ends up with his career and reputation destroyed—before another complication drives him into Witness Protection. It never ends, and, with the exception of the many amusing exploits of Marshall the Op-Tech guy, nothing ever gets better without something else getting worse. If there is any fear I have about Abrams’ control over Star Trek XI, it is that, in the milieu of action and tragedy, he and his team will completely miss the core purpose of Star Trek: charting the unknown possibilities of existence.
I forget…are you a good guy or a bad guy this week?
That said, Alias is not Star Trek and it isn’t supposed to be. It’s a spy show, about, well, spies fighting each other, not some abstract ideals of boldly going to seek out strange new worlds. Not to mention the fact that Star Trek has always thrived when the writers are not trying to express the core ideas, but just write good sci-fi. We need only look to The Wrath of Khan to see a Trek newbie trying to write a good action script and ending up with one of the greatest commentaries on love and hatred in the current canon of Western films (if I do say so myself). If Abrams’ team can just bring us a good story, the old Star Trek characters will naturally bring those core values to the adventure themselves, without any pushing from the writers.
It’s the characters stupid
Which brings us to what Abrams and his team have consistently gotten right, time and time again: Characters. Interesting, compelling, and not-just-a-little-bit complicated characters. Characters whom the writers are not afraid to throw into an emotional meat grinder or two on a weekly basis. Every person in Alias is believable in that every one of them acts according to his own specific motiviations without fail. Jack will always protect his daughter Sydney, at any cost to himself or others. Sloane will try to solve the Rambaldi puzzle. Sydney will always protect Vaughn (even if she has to stab him), and Dixon will always do his duty, whether to agency or family. It’s nice how reliable they all are, and an interesting departure from the Star Trek formula, wherein every character, with rare exceptions, is able to put aside every one of his personal problems for the greater good of ship, crew, and Federation. I personally would love to see an early Captain Kirk still growing into the man we know, still dealing with the demons of his past and still willing to put something—anything—above what will one day be an ironclad loyalty to Starfleet. If we can count on one thing, it’s that Abrams & Co. will deliver us a strong set of characters for XI, with a whole new set of internal conflicts, and yet who will somehow seem exactly the same as their Original Series templates. This is Abrams’, Orci’s, and Kurtzman’s strength, and, in a franchise that has long relied too much on technobabble, chronitons, antimatter radiation (whatever the heck that is), "sexual tension" and catsuits, it’s exactly what Star Trek needs.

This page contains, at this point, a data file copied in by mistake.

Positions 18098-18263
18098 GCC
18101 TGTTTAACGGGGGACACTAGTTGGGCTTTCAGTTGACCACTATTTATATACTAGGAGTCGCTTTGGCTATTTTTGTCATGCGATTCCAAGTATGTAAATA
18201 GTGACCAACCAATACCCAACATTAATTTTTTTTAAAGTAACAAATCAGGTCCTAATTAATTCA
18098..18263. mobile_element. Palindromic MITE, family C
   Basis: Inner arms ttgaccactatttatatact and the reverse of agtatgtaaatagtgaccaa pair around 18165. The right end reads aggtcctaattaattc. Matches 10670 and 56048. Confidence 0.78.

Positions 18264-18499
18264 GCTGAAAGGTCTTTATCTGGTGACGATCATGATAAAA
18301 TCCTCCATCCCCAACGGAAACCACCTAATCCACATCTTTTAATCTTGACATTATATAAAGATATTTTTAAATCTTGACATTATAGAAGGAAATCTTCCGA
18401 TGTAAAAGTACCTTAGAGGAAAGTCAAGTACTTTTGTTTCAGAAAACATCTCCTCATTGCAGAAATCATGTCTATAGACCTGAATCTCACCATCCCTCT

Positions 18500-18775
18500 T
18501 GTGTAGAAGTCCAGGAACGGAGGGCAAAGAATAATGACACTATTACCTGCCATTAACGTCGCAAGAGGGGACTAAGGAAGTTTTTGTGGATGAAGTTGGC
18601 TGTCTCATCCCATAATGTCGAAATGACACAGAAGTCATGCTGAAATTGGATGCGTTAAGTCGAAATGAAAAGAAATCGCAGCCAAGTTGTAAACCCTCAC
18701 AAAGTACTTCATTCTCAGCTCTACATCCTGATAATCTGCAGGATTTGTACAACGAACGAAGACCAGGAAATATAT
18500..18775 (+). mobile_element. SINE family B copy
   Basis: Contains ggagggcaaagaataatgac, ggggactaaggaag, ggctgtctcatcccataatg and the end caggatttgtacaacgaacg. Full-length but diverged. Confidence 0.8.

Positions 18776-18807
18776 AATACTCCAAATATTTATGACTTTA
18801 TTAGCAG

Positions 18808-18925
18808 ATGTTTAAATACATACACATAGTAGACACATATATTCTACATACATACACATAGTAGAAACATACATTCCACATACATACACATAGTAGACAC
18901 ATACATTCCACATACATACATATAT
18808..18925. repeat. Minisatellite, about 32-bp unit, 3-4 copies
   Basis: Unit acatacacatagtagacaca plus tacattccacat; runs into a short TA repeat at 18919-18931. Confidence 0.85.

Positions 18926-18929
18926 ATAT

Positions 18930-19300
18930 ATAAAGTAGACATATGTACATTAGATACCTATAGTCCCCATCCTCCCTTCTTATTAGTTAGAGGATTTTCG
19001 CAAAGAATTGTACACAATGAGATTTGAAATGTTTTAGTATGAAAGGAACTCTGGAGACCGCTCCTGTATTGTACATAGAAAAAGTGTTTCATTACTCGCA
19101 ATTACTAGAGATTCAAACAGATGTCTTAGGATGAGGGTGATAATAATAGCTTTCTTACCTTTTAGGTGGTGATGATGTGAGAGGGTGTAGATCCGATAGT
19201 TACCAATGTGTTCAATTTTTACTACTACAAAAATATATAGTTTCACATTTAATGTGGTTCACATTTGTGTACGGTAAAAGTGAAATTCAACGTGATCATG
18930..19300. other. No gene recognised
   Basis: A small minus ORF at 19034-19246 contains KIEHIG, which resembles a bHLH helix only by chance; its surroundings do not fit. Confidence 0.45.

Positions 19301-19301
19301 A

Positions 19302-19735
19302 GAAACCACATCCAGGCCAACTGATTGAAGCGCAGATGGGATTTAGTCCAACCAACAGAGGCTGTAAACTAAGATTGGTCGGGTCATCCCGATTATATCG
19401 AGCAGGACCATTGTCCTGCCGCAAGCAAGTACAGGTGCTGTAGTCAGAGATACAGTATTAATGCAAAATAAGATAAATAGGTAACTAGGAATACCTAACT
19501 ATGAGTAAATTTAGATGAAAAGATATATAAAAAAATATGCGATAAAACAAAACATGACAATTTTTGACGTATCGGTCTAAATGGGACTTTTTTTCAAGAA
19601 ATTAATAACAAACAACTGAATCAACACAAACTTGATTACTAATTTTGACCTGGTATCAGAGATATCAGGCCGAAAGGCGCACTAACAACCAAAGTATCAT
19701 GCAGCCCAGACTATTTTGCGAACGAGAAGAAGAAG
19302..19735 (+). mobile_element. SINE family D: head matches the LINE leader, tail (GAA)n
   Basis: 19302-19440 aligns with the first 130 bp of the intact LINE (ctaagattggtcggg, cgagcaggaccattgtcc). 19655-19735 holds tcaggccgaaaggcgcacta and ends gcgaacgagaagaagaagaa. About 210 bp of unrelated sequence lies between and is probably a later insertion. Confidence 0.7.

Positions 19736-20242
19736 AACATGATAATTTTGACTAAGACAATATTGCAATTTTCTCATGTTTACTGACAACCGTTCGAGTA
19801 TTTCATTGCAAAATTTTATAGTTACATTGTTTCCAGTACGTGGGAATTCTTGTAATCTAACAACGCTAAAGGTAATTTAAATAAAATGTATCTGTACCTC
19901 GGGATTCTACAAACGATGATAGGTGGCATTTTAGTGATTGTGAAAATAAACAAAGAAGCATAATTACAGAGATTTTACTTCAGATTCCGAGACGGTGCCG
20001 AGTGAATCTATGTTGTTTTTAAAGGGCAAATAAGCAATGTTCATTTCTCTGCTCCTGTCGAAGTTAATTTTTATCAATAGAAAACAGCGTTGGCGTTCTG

Now, if we could only be certain that Captain Kirk won’t be changing into a new wig every light year or so…
father and daughter spy team know all about loyalty
James Heaney is a student from St. Paul, MN and has written several Trek parodies for FiveMinute.net. He also is one of the regular Wikipedia contributor/editors for Star Trek, especially the Star Trek XI page and is well known in Trek gaming for his work on the BCS:TNG mod (under his alias "Wowbagger.")